Prophylactic and therapeutic transfusion strategies

A small number of eligible studies were identified; all involved patients with cancer, including haematological malignancies. Thrombocytopenia was most commonly due to chemotherapy or stem cell transplantation. One additional study was a multivariate analysis of association between transfusions and venous thromboembolism, arterial thromboembolism and mortality in a broad population of hospitalised patients with cancer.90 No studies were found that included populations of special interest, such as patients receiving treatment with antifibrinolytic or antiplatelet therapy.

In patients with haematological malignancies receiving chemotherapy, mortality was reported in two studies: an RCT (Level II)131 that was inadequately powered to detect any clinically or statistically significant differences, and a cohort study (Level IV)132 that did not report any comparative data, but reported a mortality rate of 4.3% in patients receiving platelet transfusions.

The cohort study (Level III-2) in a broad population of hospitalised cancer patients90 found that platelet transfusion was independently associated with in-hospital mortality, and venous and arterial thromboembolism. This study controlled for a range of variables; however, as a cohort study, it could not establish causality.

Two studies reported the incidence of bleeding events. One RCT (Level II)133 reported no significant difference between study arms, and one cohort study (Level IV)132 found an incidence rate of 58.0% for grade 2 bleeding and 5.1% for grade 3 – 4 bleeding.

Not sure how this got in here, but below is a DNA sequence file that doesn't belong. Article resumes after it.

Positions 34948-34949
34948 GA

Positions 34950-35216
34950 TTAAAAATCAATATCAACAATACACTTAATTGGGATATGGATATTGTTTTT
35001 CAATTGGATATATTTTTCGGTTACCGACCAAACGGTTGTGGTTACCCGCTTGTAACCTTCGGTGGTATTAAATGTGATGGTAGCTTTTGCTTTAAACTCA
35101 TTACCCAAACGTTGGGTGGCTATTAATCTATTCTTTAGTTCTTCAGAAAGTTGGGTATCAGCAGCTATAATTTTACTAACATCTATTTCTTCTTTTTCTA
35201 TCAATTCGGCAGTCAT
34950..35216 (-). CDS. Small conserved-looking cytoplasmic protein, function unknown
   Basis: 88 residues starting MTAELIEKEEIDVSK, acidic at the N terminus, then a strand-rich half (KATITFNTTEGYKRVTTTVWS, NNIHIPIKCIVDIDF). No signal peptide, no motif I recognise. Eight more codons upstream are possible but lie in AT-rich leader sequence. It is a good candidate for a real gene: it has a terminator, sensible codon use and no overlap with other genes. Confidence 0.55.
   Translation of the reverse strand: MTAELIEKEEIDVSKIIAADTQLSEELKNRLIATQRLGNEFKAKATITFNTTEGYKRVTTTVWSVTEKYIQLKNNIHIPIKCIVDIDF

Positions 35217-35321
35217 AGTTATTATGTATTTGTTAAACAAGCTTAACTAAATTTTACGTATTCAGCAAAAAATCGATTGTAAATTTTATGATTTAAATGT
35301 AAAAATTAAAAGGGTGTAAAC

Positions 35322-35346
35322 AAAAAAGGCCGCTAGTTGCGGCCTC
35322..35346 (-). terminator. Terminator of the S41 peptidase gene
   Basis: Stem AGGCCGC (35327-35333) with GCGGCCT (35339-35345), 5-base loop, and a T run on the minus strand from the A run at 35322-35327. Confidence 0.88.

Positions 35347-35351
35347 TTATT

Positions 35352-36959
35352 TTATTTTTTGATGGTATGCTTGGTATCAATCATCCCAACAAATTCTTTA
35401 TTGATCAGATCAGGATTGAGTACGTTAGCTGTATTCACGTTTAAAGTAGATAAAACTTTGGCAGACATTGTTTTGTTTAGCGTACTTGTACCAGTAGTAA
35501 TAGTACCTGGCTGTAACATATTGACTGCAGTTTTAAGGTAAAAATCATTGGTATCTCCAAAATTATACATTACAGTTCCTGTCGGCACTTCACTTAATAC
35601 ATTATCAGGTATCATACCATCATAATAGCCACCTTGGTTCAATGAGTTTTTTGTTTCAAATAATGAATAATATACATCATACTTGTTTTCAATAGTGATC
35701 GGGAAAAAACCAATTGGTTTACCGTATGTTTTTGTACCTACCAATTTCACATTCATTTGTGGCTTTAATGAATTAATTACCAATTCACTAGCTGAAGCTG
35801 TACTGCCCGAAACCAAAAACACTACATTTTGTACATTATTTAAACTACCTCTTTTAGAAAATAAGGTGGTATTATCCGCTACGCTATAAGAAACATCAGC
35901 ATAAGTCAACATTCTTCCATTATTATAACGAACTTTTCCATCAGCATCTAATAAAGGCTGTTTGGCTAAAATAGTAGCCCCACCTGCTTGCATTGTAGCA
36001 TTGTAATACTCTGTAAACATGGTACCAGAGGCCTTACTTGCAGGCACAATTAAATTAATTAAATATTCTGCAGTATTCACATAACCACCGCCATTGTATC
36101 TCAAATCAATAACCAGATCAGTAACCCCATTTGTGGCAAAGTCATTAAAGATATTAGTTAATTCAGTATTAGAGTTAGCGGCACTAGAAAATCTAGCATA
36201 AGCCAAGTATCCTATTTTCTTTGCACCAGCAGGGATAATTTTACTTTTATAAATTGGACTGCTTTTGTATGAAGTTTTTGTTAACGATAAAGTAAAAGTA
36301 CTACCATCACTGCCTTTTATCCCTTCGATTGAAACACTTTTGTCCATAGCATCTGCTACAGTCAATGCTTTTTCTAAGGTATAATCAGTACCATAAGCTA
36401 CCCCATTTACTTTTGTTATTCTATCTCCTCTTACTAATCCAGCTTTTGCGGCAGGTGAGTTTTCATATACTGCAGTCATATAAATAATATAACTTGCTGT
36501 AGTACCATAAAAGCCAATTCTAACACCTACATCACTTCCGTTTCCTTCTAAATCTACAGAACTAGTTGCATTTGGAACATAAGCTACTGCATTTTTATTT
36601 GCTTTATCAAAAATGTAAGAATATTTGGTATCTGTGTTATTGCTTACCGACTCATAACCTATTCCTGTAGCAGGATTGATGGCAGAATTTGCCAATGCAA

Four cohort studies reported the incidence of transfusion-related adverse events in patients receiving platelet transfusions.132,134-136 The incidences of adverse events ranged widely between studies. However, these discrepancies can probably be accounted for by differences in the study populations and the type of platelet product transfused.

Platelet transfusion doses

Five RCTs (Level II) assessed platelet dose in patients with haematological malignancies receiving chemotherapy.137-141 The definitions of thrombocytopenia and the assessed dose ranges varied widely between the studies. Mortality was reported in only one study;137 this study found no significant difference between any of the assessed platelet doses, but was underpowered.

Four studies reported the incidence of bleeding events. Slichter et al137 and Heddle et al138 found no significant difference between study arms in any of the dose comparisons presented. Tinmouth et al found a higher risk of experiencing a minor bleed in patients receiving three platelet units than five platelet units, but no significant difference between different platelet doses for the incidence of major bleeds.139 The study by Sensebé et al was underpowered to detect an effect of platelet dose on the incidence of haemorrhage.141

There was no significant difference between study arms in the two studies that reported the incidence of transfusion-related serious adverse events.132,137 However, the overall rate of serious adverse events was relatively high in both studies.